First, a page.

title supplied by Archives staff (unpublished work)--archival collection
Annotated by John Bishop, documentary filmmaker, Naomi Bishop, anthropologist, John Homiak, Human Studies Film Archives and Nogabu, cultural informant from Melemchi. Footage complements [Melemchi Village, 1989]
Cataloging supported by Smithsonian Institution Women's Committee
John and Naomi Bishop, filmmaker and ethnographer, respectively.
Full film record documents the cultural ecology of a Sherpa village at the head of the Helembu Valley, Nepal. Footage begins with shots of Rhesus monkeys at the Buddhist shrine of Swayambanath in Kathmandu valley as part of research project observing the behavior of temple monkeys. Footage in the Melemchi village focuses on both subsistence and religious aspects of Helembu Sherpa culture. Documentation of subsistence includes herding and domestic activities of the Sherpa patrilineal households; harvesting changa, the high altitude barley from which the staple food, thombu is made; women threshing wheat in fields; women dairying in family pastures; spinnig lambs wool; weaving jackets; grindng grain and flour on the grindstone; women making yoghurt, butter and cheese; weaving bamboo mats. Documentation of religious and ritual depicts the coexistence of Buddhist and local Bon animist practices; a Nyin Lo ceremony conducted by a bombo (shaman) to exorcise bad spirits; the the torma (a ritual object representing a temporary house for the gods); man in trance drumming and calling spirits; chicken sacrifice; beating a woman with steamed branches to expunge the evil spirits from her; a Mikha Kyurgen puja done to reverse the negative effects of gossiping; the TupuTsezchu Festival, one of four festivals held annually in Melemchi to commemorate the work of Guru Rempeche, the Bodhisattva who brought Buddhism to Tibet; the Nara festival which honors the founding of the gomba(local Buddhist temple); the decapitation ofa yak as an offering. Also documented is the funerary practice composed of the procession where the deceased is carried in a chair to the funeral ground for cremation. Sequences also depict men carving decorations for the woodwork adorning houses; an arranged marriage; Sherpa man teaching a class to young students; playing the "adorje," a trumpet made out of a human thigh bone; lama reading Tibetan texts.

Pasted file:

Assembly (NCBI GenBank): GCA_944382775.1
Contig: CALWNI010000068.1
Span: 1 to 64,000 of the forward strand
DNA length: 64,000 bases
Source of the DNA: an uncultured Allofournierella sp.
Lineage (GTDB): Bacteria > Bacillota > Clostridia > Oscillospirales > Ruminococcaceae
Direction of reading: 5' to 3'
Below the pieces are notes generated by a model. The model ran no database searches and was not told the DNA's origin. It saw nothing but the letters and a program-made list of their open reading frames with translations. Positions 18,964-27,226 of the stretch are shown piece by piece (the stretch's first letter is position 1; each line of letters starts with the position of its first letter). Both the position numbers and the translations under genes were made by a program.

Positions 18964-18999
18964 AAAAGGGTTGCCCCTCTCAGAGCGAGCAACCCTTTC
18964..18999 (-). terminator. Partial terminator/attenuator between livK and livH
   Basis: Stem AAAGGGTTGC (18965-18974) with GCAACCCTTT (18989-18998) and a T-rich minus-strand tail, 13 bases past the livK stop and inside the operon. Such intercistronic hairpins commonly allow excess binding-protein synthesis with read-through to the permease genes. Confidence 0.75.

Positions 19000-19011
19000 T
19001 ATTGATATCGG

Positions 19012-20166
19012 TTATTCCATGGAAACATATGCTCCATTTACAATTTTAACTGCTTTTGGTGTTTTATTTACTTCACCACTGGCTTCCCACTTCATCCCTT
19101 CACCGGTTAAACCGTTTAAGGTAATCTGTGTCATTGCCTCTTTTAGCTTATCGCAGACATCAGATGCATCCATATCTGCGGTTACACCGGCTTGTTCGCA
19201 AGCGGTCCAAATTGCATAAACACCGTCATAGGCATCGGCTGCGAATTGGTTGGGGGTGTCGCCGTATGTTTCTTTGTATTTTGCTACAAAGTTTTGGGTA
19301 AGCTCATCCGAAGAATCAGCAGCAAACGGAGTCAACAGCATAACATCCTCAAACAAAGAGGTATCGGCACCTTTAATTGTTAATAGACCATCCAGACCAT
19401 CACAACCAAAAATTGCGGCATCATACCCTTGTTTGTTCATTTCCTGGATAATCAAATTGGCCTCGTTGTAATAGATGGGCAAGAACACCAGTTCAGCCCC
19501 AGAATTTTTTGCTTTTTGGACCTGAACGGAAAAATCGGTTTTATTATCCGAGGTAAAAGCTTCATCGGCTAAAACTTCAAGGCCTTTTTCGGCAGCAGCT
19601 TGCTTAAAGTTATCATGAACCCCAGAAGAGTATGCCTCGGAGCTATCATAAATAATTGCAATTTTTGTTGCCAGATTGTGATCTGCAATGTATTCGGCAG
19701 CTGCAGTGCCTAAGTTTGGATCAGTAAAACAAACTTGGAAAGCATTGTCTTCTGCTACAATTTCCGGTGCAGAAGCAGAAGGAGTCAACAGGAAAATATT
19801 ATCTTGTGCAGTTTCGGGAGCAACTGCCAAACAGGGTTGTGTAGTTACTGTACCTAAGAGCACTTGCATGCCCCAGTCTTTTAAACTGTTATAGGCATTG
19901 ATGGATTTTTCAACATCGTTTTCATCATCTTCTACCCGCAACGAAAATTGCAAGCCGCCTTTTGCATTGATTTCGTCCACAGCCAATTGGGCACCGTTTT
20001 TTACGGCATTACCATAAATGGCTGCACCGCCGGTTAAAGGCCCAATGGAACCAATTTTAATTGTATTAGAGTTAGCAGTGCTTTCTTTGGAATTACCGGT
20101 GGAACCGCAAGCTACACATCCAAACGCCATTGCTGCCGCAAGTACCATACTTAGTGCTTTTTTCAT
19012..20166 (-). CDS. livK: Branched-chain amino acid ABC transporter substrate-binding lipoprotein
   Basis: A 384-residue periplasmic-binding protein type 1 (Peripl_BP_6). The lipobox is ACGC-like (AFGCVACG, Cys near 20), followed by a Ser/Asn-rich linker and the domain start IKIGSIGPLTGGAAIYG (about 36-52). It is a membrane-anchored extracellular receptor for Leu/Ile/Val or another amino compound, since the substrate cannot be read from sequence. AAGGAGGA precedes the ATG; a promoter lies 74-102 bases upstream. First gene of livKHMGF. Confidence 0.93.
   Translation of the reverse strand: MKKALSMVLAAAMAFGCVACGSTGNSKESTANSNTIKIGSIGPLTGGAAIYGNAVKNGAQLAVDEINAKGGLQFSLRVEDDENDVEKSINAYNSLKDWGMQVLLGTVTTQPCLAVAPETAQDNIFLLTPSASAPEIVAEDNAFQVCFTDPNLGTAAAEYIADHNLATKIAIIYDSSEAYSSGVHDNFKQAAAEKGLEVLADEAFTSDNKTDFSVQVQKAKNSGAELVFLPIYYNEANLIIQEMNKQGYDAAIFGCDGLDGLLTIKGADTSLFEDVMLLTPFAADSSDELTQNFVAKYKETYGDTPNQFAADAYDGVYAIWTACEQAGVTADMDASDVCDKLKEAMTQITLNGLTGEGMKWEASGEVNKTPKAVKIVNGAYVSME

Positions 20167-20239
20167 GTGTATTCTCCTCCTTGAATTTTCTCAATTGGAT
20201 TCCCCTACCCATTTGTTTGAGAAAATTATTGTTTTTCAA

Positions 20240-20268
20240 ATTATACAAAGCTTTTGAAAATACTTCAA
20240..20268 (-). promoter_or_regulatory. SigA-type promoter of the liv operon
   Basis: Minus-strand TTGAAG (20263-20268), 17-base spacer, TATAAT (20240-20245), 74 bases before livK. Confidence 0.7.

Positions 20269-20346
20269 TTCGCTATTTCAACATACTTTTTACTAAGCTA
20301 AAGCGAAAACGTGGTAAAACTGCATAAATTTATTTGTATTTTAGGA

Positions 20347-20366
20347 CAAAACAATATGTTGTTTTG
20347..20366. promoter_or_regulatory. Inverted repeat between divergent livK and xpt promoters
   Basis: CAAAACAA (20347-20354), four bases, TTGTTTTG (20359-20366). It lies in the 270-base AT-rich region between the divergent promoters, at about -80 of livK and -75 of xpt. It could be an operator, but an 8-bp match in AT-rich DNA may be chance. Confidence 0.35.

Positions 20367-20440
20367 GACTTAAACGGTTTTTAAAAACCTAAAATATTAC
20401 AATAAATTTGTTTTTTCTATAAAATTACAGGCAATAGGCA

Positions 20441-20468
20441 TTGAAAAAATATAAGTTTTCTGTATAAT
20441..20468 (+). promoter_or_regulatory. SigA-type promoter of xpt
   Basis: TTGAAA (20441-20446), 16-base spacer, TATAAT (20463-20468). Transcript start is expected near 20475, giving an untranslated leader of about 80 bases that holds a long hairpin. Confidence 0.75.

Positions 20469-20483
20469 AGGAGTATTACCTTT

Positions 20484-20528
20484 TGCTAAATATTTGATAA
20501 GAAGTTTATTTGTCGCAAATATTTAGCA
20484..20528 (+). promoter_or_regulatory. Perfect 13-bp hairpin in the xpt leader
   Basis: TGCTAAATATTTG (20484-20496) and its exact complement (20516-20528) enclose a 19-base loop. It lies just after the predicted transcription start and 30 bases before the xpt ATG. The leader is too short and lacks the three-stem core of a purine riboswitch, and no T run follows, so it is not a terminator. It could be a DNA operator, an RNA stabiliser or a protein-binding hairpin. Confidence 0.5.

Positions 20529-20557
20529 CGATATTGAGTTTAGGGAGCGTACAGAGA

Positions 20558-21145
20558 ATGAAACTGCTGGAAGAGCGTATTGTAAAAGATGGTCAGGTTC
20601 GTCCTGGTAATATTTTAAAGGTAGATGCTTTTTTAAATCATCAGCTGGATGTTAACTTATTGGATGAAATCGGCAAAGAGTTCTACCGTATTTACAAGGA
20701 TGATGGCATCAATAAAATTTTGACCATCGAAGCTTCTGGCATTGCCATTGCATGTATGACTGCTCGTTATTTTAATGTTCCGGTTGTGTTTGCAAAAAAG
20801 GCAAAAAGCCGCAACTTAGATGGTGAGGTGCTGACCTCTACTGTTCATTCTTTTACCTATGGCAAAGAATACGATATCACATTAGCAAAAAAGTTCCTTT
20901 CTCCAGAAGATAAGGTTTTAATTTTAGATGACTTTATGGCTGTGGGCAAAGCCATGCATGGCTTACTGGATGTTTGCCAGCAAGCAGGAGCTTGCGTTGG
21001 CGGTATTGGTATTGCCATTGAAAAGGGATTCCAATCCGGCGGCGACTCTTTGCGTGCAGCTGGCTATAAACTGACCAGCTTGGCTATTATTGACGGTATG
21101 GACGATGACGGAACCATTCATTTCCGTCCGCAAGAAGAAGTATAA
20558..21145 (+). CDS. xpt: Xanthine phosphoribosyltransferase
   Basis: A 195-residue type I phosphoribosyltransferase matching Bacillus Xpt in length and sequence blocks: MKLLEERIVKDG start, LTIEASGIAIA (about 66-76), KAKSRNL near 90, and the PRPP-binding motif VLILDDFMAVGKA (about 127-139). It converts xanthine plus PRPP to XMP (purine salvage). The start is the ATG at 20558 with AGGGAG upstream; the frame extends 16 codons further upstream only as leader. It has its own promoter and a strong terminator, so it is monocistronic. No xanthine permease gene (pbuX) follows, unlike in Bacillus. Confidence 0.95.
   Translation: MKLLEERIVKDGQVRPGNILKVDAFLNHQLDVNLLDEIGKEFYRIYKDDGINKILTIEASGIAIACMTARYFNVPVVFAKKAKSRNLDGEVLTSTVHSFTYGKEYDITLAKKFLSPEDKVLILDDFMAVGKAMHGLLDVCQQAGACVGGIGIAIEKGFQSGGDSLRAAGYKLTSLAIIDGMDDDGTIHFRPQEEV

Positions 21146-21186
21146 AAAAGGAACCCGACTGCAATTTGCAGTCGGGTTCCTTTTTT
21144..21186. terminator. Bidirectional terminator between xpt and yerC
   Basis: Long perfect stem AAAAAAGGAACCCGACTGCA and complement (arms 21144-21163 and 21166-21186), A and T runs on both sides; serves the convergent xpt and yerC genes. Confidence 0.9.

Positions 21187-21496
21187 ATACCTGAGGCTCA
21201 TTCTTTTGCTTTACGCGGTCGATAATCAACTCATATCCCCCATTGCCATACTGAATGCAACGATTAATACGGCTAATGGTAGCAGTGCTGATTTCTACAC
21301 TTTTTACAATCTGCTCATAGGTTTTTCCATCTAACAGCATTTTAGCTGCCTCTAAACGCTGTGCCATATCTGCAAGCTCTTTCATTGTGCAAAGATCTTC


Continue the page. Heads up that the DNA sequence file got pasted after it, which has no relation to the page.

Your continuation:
Human Studies Film Archives, Smithsonian Museum Support Center, Suitland, MD